on the kidney only, or can also pass into the vessels, number of workers near the sampling sites of each acting in the periphery of the vascular system department.The environmental lead levels were deter(Croxatto et al., 1974). Renal kallikrein seems also to mined by filtering the dust on micropore membranes reinforce the vasodilator action of prostaglandins (according to the Italian law n. 615) and by atomic (McGiff et al., 1976) and, with other hormones, to absorption and x-ray fluorescence analysis (Cecchetti regulate sodium excretion (Margolius et al., 1974). et al., 1969). In 1968, 66 men were employed in the factory. In 1972 we determined the urinary kallikrein activity in 24-hour urines of lead-exposed workers From 1972 to 1974 additional men were employed, to admitted as inpatients to the Institute of Occu- a final total of 106. From 1972 the plant was superpational Medicine of the Catholic University of vised by the Ente Nazionale Previdenza Infortuni Rome, in order to establish the diagnosis of lead (ENPI) in collaboration with the Catholic University poisoning (lannaccone et al., 1974b; lannaccone et of Rome. Since 1972 workers, alerted to potential al., 1975). We also made a preliminary study of the occupational hazards, were forbidden to smoke or urinary kallikrein excretion of lead-treated rabbits eat in the factory. Suggestions from personnel were (lannaccone et al., 1974b). Since 1974 we have been also taken into consideration in improving the monitoring urinary kallikrein activity in morning environment of the workplaces and in the use of urines of workers exposed to lead in a car-battery personal protective devices. From 1972 to 1974 ten workers, who suffered from factory. In March 1974 the urinary kallikrein activity of exposed workers was very low; in September 1975, headache, bad taste in the mouth, constipation and after some environmental improvements, the urinary mild abdominal pain, were admitted to the Institute kallikrein excretion of the same workers (still remain- of Occupational Medicine of the Catholic University ing lower than that of a control group) was found to of Rome to establish the diagnosis of lead poisoning, have increased (Boscolo et al., 1977b). In June 1977, but clinical examination showed no evidence of this. after a further reduction of the lead in the air of the However, the workers' urinary ALA and lead factory, we determined the urinary kallikrein activity levels (determined before and during EDTA treatof two groups of workers of different ages but with ment) were altered. These subjects, and three other the same period of lead exposure. workers suffering from labile hypertension and showing reduced urinary kallikrein activity, were susSubjects and methods pended from the factory for several months and no longer exposed to heavy concentrations of lead. In We studied lead workers in a car-battery factory set June 1977 personnel were in good health except for a in a village near Frosinone, 50 miles from Rome. few subjects suffering from gastric ulcer. The factory, a small branch of a company in the For our study we selected 90 men who had been north of Italy, started production in 1968. Until 1972 exposed to lead in the factory for more than three there were two separate working rooms. From 1972 years, and who had not suffered symptoms of poisonto 1974 the capacity of the plant increased and the ing and had not been treated previously with EDTA. workers were then situated in four different depart- All these subjects had frequently changed their workments. In 1974 the lead concentration in the air of the places in their department; 43 had changed departfactory was high; corrective measures were subse- ments in the last three years, 19 remained at the quently taken to improve the air quality, as reported assembling station, 14 at welding, two at platein a previous study (Boscolo et al., 1977b). From 1975 spreading, two at the foundry and ten were assigned to 1977 the operations involving hazardous lead to cleaning and maintenance of the factory. These exposure were isolated and workers employed in such men were divided into two groups of 45 subjects processes used personal protective devices. Table 1 ranging from 22 to 32 years and from 34 to 54 years shows the concentration of lead in the air and the of age. We randomly selected 23 young workers from the first group and matched them with another 23 older workers of the second group representing the Table 1 Lead in the air of a factory making car batteries same duration of lead exposure. The exposure of both groups was 4-1 ± 0-1 years (mean ± SE). The No. of Lead in air (pg/m3) Sampling site age of the younger group was 27-5 ± 05 years workers* Mean Range (mean + SE) and that of the older group was 41*1 ± 1-2 years. 36 20 Assembling 16-22 28 45 Welding 21-67 For each exposed man we selected an age17 33 24-53 Plate-spreading matched control from the workers of another factory 10 66 50-100 Foundry situated in the suburbs of Rome; these were mostly 'blue collar' workers and had not been exposed to *Excluding 15 workers assigned to cleaning and maintenance.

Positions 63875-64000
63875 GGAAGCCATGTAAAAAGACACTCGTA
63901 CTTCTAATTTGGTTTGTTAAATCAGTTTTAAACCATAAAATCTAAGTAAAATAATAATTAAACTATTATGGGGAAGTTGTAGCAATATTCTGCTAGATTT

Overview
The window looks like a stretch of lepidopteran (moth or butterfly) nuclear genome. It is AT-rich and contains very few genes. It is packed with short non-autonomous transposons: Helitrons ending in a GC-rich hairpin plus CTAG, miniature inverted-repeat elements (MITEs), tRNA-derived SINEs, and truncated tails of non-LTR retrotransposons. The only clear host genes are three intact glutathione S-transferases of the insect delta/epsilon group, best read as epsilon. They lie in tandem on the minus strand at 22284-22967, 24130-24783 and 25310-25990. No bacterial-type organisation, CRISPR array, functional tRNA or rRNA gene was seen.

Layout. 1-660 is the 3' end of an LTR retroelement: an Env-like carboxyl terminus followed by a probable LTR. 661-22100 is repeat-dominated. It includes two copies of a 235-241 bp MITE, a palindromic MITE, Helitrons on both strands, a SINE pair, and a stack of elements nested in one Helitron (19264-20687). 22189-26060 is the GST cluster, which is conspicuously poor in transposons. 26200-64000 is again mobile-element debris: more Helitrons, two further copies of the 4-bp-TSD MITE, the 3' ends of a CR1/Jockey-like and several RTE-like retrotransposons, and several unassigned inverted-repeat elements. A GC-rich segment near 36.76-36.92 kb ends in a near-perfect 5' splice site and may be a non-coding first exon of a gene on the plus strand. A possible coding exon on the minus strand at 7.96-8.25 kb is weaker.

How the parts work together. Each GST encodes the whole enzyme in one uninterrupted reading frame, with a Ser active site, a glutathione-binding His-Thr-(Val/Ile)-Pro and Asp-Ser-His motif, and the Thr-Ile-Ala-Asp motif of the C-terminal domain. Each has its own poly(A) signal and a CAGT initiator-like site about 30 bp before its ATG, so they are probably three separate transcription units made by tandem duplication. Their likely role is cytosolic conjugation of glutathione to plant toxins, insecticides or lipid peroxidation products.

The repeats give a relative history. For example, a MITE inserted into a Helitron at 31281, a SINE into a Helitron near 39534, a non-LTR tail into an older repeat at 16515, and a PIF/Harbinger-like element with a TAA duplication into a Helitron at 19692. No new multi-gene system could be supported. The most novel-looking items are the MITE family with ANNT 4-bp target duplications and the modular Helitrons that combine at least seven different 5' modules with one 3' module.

P. Boscolo, G. Porcelli, G. Cecchetti, E. Salimei, and A. Iannaccone


Table 2 Kallikrein activity, ALA and lead in morning urine oflead-exposed workers Test

Kallikrein (units/g creatinine) ALA (mg/gcreatinine)

Lead (,g/gcreatinine)

Age (years)





1-195 4 394


Urinary kallikrein activity of workers exposed to lead.

British Journal of Industrial Medicine, 1978, 35, 226-229 Urinary kallikrein activity of workers exposed to lead P. BOSCOLO, G. PORCELLI, G. CECCHETT...